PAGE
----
Greetings,Gay or straight, our kids are great

My mother (Deb Eckheart) and I are starting an exciting new project entitled Pride Parents. These will be short Q&A style videos where we recruit parents who have LGBT kids (ranging in age from youth to adults) to share their stories and impart wisdom from a parent’s perspective regarding lessons learned around making a safe and inclusive environment for a child to explore their identities (including, but not limited to, sexual orientation and gender expression). This video idea came about through conversations my mother and I had around how the coming out process doesn’t only apply to LGBT people, but also to their family and friends who have the inner journey of coming to terms with their loved one’s newfound identity as well as the parent’s own path toward acceptance – wherever that may be on the spectrum.

Although there are some LGBT organizations present in larger Montana communities throughout the state, we would like to produce a video that could help raise awareness about creating a safe and inclusive environment for the LGBT youth while providing a bridge to accessing parental support (through PFLAG, PRIDE, etc.). Through a video format (to be posted on YouTube), we hope to target an audience of families who are unsure but want to be supportive of their child’s sexual orientation or gender identity by addressing the following: advice on how to make it safe for their child to come out, how parents can receive their own support during this process, and how to be an ally for their child. Ideally, this would become a pilot project that could spur additional videos, much like the It Gets Better Project, where families can create their own videos, sharing personal stories and lessons learned to create an online wealth of support and knowledge for parents of LGBT youth. At this time, we would like to promote the initial video as a representation of Montana parents only, but with possible opportunities in other states.

So this is where you come in. If you are interested in sharing your perspective on film or have any questions about the project, please contact Deb Eckheart or Alyx Steadman for more information and the list of Q&A prompts. Remember, your experience doesn’t have to be perfect. The importance of this video is to share real stories about overcoming the challenges for parents of LGBT youth, so the more honest you are with your perspective, the more enlightening it will be for other struggling parents coming to terms with their child’s newfound identities.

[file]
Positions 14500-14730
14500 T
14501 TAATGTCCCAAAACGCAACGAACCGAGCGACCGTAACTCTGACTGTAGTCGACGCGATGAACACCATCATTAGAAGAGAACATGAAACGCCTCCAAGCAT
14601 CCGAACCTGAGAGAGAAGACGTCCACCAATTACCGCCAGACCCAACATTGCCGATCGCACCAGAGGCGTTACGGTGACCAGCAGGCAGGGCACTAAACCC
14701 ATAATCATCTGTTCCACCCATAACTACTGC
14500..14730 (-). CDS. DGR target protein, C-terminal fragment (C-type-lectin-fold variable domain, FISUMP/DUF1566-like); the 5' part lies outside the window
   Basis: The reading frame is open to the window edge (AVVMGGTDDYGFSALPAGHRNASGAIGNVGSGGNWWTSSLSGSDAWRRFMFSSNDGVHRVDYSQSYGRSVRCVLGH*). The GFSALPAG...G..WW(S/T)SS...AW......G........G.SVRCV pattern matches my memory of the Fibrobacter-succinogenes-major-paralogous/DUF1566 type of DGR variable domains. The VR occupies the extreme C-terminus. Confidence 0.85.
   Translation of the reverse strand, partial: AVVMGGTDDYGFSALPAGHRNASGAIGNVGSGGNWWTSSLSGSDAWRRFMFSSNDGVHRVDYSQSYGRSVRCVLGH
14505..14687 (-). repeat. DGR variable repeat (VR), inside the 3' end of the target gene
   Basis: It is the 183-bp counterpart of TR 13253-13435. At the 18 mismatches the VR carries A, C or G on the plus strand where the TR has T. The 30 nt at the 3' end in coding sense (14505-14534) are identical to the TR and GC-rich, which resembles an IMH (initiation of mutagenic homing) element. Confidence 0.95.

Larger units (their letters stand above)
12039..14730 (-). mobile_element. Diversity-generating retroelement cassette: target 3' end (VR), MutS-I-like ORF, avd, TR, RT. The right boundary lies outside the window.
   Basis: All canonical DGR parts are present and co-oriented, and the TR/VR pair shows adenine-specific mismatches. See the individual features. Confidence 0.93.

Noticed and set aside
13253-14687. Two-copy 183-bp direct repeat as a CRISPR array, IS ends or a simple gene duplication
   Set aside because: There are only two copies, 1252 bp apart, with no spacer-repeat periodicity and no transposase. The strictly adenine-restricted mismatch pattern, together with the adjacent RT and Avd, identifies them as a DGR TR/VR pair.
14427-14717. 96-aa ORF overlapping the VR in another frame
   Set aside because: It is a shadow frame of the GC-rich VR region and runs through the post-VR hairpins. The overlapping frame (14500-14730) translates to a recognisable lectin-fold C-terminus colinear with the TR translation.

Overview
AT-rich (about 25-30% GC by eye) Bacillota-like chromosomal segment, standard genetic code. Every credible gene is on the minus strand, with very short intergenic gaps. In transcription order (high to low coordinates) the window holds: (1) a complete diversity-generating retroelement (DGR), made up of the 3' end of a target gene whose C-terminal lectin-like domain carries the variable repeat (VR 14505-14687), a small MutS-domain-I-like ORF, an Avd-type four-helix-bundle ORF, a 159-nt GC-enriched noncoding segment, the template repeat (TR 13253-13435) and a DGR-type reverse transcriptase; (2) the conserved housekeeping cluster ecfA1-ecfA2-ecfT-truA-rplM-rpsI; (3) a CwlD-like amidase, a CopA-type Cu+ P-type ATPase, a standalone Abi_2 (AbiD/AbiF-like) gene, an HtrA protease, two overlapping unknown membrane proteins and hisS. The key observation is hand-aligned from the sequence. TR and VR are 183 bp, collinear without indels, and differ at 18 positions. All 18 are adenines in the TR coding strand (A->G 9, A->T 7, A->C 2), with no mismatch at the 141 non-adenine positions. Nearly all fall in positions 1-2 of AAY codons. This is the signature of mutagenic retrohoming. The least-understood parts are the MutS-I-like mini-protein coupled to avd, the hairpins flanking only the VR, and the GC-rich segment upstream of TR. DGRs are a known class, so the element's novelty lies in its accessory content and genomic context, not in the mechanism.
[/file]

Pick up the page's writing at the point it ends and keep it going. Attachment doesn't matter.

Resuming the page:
Thank you for your willingness to consider working with us on this project. We look forward to hearing from you by Sunday, August 4th.

Warmly,

Alyx Steadman alyxsteadman@msn.com 406.369.5221

Deb Eckheart doyourdreams@hotmail.com 406.360.6796

Helloooo!!! Here I am!

I’m back!!

So, I know it’s been a while since I have written a blog post. Things have been very crazy in my world and they are just starting to settle down. I have been, somewhat, politically and socially active, but I haven’t really had the chance to write.

Fortunately, with most of this behind me, my time has opened up and you are going to be able to enjoy my snarky sense of humor!! My goodness, how I’ve missed all of you!

I have recently been involved in a court case. I’m not going to go into the details just now. That is for a later couple of blogs. I am also writing a book about that. Suffice to say, it wasn’t me that was in trouble. However, there are some things that have really opened my eyes as to the issue of equality for LGBTQI people here in the State of Montana.

I was told to shy away from the relationship aspect as the courts tend to be somewhat paternalistic in regard to LGBT relationships. It is better not to mention them. Why is that, I wonder? Just doesn’t seem really fair. And, that means that trials and hearings tend to move down a different path. Yuck. It’s glaringly obvious that we need marriage equality.